• Ceramic

    These tend to be finished with enamel and are safe to use. They can reach extremely high temperatures. You just need to be concerned with decorative additions. Make sure that it is specifically for cooking and food use.

  • Anodized Aluminum

    These have all the benefits of normal aluminum, but are more expensive for good reason. The electro-chemical process causes aluminum to stay ‘locked’ inside, so it will not leach into food due to this process.

  • Steel-Lined Copper

    There is no doubt that copper is an excellent source of heat, which is why it is commonly found within stainless steel pots and pans.

    Are Copper Pans Healthier For You?

    In small doses, copper is beneficial to our bodies. However, we tend to get enough copper in our diet from dark leafy greens, dried fruit, shellfish, potatoes and more, and some foods actually increase copper leaching—when minerals are absorbed from a solid.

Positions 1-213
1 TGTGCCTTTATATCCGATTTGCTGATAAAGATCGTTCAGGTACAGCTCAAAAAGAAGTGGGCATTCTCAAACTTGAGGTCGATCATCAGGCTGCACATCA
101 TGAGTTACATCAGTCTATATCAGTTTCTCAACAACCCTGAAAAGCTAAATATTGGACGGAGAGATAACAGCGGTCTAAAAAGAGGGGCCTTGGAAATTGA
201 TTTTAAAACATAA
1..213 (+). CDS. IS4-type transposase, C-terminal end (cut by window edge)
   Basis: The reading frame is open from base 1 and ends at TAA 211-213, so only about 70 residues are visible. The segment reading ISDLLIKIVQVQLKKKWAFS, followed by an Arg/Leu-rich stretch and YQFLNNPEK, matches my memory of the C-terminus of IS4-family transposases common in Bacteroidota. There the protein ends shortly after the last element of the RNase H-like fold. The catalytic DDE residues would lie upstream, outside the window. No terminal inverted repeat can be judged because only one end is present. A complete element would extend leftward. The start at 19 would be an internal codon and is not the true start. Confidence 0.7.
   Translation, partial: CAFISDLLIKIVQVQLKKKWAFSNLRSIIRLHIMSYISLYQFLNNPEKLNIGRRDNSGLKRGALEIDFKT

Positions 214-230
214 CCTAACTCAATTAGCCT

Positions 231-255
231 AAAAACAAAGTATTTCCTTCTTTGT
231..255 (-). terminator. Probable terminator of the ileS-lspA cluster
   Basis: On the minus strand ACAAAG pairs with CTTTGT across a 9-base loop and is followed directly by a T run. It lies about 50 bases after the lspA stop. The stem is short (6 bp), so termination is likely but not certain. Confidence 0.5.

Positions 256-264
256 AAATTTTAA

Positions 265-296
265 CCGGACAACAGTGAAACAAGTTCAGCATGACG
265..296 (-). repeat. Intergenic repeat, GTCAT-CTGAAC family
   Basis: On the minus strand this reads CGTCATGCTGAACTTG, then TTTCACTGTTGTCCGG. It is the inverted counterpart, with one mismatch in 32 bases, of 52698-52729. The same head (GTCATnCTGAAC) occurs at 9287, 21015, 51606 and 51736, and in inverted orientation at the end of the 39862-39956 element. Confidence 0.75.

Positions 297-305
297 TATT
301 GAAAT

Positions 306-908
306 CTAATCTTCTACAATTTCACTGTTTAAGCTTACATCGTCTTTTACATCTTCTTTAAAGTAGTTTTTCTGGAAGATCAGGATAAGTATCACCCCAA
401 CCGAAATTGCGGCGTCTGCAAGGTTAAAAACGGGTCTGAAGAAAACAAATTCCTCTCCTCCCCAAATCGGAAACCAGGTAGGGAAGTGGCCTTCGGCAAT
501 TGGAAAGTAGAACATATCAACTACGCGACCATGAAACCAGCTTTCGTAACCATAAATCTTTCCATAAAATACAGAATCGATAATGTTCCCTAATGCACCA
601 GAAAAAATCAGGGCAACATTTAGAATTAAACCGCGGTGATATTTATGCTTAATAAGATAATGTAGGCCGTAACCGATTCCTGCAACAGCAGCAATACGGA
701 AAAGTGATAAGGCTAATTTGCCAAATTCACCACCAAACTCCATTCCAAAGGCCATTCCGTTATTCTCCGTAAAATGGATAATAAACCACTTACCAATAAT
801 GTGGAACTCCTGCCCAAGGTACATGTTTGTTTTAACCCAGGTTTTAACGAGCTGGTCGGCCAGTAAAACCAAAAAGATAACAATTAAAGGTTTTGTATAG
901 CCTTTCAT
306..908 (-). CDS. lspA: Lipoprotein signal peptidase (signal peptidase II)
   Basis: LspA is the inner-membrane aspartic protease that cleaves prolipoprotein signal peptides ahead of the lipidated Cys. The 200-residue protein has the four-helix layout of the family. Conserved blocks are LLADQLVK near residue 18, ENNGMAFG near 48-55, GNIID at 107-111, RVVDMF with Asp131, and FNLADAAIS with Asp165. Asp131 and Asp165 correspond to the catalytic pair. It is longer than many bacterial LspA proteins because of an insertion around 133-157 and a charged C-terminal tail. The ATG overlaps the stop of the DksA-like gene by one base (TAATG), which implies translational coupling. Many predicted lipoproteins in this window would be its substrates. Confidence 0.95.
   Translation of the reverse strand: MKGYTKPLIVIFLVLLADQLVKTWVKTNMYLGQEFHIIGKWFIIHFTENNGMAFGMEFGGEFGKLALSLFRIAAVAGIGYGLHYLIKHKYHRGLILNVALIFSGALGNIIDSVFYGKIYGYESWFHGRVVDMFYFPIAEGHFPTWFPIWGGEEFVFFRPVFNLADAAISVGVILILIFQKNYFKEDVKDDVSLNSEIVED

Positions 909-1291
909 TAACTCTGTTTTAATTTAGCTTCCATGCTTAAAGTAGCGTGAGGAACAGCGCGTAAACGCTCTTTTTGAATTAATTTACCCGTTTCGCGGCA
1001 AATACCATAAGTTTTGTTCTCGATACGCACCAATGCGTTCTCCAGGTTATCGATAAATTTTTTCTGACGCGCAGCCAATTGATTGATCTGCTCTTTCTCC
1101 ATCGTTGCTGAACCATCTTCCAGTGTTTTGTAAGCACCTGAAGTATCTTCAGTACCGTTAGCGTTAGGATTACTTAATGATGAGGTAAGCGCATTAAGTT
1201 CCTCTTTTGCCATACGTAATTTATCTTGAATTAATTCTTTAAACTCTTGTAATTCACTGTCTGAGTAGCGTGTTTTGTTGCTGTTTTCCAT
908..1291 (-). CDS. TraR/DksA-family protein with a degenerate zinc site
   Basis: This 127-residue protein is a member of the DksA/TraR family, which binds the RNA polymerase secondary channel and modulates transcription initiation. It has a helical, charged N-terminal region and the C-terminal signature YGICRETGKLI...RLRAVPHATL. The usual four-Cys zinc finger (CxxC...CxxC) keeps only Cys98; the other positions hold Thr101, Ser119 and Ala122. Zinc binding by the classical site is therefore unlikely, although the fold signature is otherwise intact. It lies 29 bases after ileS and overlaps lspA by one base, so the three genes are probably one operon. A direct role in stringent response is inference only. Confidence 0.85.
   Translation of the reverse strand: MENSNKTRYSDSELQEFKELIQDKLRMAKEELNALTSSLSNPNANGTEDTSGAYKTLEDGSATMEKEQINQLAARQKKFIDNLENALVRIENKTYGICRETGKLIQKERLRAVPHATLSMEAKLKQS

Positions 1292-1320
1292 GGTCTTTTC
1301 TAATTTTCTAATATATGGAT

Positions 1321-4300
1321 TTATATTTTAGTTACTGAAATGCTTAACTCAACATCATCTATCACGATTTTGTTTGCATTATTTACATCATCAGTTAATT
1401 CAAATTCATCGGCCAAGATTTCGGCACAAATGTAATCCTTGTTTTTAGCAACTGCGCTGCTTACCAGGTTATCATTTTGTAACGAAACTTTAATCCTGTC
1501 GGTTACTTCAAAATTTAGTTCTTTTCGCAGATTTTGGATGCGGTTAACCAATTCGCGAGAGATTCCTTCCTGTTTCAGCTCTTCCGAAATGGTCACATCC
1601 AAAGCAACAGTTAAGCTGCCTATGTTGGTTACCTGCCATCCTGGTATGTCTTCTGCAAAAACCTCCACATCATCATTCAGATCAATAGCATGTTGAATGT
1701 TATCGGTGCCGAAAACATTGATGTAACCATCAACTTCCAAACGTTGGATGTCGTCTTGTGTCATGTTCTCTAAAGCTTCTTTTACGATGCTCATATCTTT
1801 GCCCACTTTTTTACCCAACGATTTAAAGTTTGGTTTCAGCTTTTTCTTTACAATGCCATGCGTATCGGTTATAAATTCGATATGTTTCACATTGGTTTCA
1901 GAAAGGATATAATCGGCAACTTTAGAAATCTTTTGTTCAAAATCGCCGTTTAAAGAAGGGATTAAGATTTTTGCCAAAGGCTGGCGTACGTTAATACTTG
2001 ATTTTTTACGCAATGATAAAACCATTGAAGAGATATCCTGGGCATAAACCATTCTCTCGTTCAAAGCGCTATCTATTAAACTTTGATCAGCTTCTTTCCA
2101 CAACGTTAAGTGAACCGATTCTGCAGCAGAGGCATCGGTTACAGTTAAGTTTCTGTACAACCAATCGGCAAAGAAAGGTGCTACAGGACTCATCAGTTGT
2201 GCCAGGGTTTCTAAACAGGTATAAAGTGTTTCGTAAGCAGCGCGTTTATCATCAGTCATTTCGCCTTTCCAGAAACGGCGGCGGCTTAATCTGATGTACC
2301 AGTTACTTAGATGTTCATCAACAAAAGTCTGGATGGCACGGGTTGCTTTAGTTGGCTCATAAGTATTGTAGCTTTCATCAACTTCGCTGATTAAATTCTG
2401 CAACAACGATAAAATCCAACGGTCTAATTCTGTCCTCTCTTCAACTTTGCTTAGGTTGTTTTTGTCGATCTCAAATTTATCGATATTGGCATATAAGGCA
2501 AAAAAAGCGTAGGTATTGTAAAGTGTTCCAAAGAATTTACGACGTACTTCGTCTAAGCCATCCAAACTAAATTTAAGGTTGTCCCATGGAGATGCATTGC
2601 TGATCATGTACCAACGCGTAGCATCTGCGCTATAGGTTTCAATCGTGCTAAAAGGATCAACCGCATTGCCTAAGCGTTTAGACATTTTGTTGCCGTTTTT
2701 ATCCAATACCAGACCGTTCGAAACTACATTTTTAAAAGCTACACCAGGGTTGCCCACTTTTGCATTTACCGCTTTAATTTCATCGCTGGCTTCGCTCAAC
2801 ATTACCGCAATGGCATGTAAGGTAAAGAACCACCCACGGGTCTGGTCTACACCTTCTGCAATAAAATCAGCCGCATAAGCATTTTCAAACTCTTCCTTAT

Click to See Our Sources

"Is Your Cookware Poisoning You?" by Emma Deangela,, 2014.

"Skip the non-stick to avoid the dangers of Teflon." ​Environmental Working Group. (2014). Retrieved on April 4, 2014

"The Why, How and Consequences of Cooking Our Food." EUFIC. (November, 2011). Retrieved on April 4, 2014

"Epidemiologic Evidence on the Health Effects of Perfluorooctanoic Acid (PFOA)." EHP. Steeland, K. (April, 2010). Retrieved on April 6, 2014


Emma Deangela

Emma Deangela is the best selling author of The Alkaline Diet Program and 80/20 Fat Loss. She has helped over tens of thousands of men and women to lose weight and transform their health with sound nutrition advice.